Christine Blasey Ford’s testimony is completed. Brett Kavanaugh comes later.

Here are some quick takes (in no particular order):

1. Republicans hiring THIS prosecutor, Rachel Mitchell, to question Ford was a mistake. Hiring an outside attorney to do the questioning was fine, and hiring a women to do that was politically expedient. But Mitchell was meandering, as if she had several hours to question the witness when she had only about an hour, broken up into 5-minute segments. Mitchell elicited important information, some of which poked substantial holes in Ford’s story. For example, Ford over the last three months has given different accounts as to the year or time frame, how many people were present, and so on.

But this was a political event and Mitchell didn’t try, even respectfully, to score political points. Meanwhile, Democrats turned their 5-minute segments into made-for-TV and made-for-the-internet soundbites. This is what happens when Republicans run scared.

2. Ford believes what she is saying, and that has a lot to do with her profession of being a clinical psychologist. She volunteered a number of times that her memory is certain as to the trauma because — in her clinical assessment — such traumas are preserved by the way the brain works. That was a convenient explanation for why she remembers the minutes of the alleged assault, but very little in the time before and after the alleged assault.

I think Ford has convinced herself she experienced what she experienced, but the need to inject psychological terminology makes me conclude that it is a memory that, while believed, is not necessarily the way the rest of us remember things.

3. Ford has many anxieties that contributed to her claimed PTSD and fears, but those are off limits because she won’t share the therapist notes she showed to WaPo. She admitted there were other “contributing” factors, but fell back on her clinical psychological analysis to dismiss the other factors.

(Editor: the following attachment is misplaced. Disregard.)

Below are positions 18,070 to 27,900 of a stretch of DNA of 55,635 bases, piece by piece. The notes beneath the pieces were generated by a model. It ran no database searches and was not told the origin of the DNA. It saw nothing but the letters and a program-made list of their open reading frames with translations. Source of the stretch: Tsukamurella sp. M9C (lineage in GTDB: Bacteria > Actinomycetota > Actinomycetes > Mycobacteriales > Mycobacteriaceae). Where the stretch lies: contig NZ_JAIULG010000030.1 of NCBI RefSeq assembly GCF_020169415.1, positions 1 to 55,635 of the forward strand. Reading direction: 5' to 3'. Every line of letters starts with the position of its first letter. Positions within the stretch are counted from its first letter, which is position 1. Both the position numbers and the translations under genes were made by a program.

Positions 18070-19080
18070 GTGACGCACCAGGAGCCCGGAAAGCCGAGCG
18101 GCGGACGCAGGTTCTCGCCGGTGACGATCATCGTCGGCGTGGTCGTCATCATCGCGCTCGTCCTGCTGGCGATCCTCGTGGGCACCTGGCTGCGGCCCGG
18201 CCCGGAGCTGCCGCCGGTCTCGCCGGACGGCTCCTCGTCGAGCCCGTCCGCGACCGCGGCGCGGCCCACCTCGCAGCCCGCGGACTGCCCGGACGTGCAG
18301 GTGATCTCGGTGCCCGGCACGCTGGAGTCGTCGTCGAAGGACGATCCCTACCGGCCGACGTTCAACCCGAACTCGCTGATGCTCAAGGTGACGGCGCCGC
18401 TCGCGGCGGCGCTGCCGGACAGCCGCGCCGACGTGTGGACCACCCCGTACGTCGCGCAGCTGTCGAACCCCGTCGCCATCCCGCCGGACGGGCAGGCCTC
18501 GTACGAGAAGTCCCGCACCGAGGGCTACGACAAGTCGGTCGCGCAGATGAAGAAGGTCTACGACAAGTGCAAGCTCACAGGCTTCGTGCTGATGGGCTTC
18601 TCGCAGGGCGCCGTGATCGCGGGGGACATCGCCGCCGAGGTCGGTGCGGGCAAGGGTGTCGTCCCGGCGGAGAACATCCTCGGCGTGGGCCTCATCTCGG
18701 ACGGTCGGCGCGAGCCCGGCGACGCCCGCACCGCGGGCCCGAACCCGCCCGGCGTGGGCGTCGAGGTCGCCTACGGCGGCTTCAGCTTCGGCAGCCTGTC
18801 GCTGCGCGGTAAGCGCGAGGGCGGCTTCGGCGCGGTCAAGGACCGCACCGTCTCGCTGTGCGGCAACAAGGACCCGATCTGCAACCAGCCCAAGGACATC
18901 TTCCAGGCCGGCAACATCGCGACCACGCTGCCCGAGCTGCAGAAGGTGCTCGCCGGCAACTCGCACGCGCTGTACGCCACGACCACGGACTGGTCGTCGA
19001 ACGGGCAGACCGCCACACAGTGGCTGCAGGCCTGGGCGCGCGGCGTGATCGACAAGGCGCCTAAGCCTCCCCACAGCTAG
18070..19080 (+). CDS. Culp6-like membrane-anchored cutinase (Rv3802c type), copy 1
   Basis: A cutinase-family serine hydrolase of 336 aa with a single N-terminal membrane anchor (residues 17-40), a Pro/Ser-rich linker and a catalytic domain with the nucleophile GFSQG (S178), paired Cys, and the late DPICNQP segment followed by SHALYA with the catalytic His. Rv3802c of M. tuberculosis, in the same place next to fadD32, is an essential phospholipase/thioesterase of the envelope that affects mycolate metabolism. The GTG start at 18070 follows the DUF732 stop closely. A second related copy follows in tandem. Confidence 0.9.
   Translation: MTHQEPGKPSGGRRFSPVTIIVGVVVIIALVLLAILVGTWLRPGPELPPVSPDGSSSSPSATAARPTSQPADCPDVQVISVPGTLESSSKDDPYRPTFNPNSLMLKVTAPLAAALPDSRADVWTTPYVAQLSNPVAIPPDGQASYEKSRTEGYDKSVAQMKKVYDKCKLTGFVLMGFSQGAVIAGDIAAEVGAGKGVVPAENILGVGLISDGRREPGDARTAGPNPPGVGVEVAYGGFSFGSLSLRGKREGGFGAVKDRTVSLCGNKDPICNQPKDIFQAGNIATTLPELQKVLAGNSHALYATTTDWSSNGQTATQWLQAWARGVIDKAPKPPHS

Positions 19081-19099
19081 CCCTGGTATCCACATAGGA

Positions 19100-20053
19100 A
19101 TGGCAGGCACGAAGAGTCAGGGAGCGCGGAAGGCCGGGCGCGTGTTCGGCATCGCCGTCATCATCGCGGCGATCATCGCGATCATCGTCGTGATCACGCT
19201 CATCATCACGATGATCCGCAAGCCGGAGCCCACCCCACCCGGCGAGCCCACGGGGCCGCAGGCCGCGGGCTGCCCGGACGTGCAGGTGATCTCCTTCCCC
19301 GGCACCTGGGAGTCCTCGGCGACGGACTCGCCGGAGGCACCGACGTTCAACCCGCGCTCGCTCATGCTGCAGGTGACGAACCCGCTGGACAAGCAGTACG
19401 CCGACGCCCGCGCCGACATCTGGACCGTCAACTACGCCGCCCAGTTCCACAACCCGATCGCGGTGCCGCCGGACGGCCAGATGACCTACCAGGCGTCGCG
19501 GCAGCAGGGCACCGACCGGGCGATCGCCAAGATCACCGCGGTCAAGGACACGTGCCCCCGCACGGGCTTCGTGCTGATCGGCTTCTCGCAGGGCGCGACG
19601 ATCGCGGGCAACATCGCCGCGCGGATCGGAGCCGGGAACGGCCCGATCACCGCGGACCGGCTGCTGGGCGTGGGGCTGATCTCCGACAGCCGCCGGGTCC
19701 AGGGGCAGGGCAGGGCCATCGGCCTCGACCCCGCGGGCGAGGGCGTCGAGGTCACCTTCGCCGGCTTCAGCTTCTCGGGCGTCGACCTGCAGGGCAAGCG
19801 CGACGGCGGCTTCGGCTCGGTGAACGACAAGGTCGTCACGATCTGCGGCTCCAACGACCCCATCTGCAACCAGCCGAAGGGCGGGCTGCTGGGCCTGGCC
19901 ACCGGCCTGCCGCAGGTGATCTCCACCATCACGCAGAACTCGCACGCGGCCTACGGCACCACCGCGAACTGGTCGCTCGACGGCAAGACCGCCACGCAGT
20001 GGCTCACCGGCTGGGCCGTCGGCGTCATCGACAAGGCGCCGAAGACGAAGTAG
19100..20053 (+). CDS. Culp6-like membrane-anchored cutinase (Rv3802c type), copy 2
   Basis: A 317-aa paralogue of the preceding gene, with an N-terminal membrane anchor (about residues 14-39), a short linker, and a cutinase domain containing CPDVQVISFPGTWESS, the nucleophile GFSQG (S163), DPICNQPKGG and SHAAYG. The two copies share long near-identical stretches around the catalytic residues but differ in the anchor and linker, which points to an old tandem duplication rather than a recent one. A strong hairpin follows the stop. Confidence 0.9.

4. Every person Ford identified as being at the party has signed sworn statements that it didn’t happen, including Ford’s female friend who supposedly was there that night. Those are facts that are not dependent on what Ford subjectively believes. She happens to believe something that is not true, which is why she might avoid a polygraph result reflecting deception.

5. Ford’s lawyers and Democrats repeatedly lied to Republicans on the committee. Ford’s lawyers said she wasn’t available to testify earlier because she is afraid of flying. But the testimony was that she flew to D.C. earlier in the summer and regularly flies on airplanes, including long flights overseas. Republicans offered to travel to interview her in California, which offer was rejected, but she didn’t even know it had been offered. Just more cases of Republicans on the committee being played for fools.

6. Ford going public was much more planned than we were led to believe. She hired lawyers and took a polygraph during late July and early August. Why do that if not expecting to go public? That really wasn’t pursued.

7. Ford basically accused her best friend Leland Keyser of submitting a false statement about the party not happening. She said Leland has health problems and just wanted her lawyer to take care of it. Mitchell never followed up on this bombshell. Incompetent.

That Ford turned on her lifelong friend this way says perhaps more about Ford’s credibility than anything else that happened today.

8. Brett Kavanaugh is going to have to argue his case during his testimony, because the prosecutor Republicans hired does not appear to view that as part of her job.


9. 30,000 foot view: I don’t think Ford did any more damage on substance  to Kavanaugh than existed prior to the testimony. So if Republicans goal was to first do no harm, it might have been accomplished. I doubt many minds were changed. I can’t imagine this changed Trump’s mind. The minds that also matter are Collins, Murkowski, Flake and Corker, and probably 2-3 Republican Senators who have not been heard from. Just two minds need to be changed to sink Kavanaugh.


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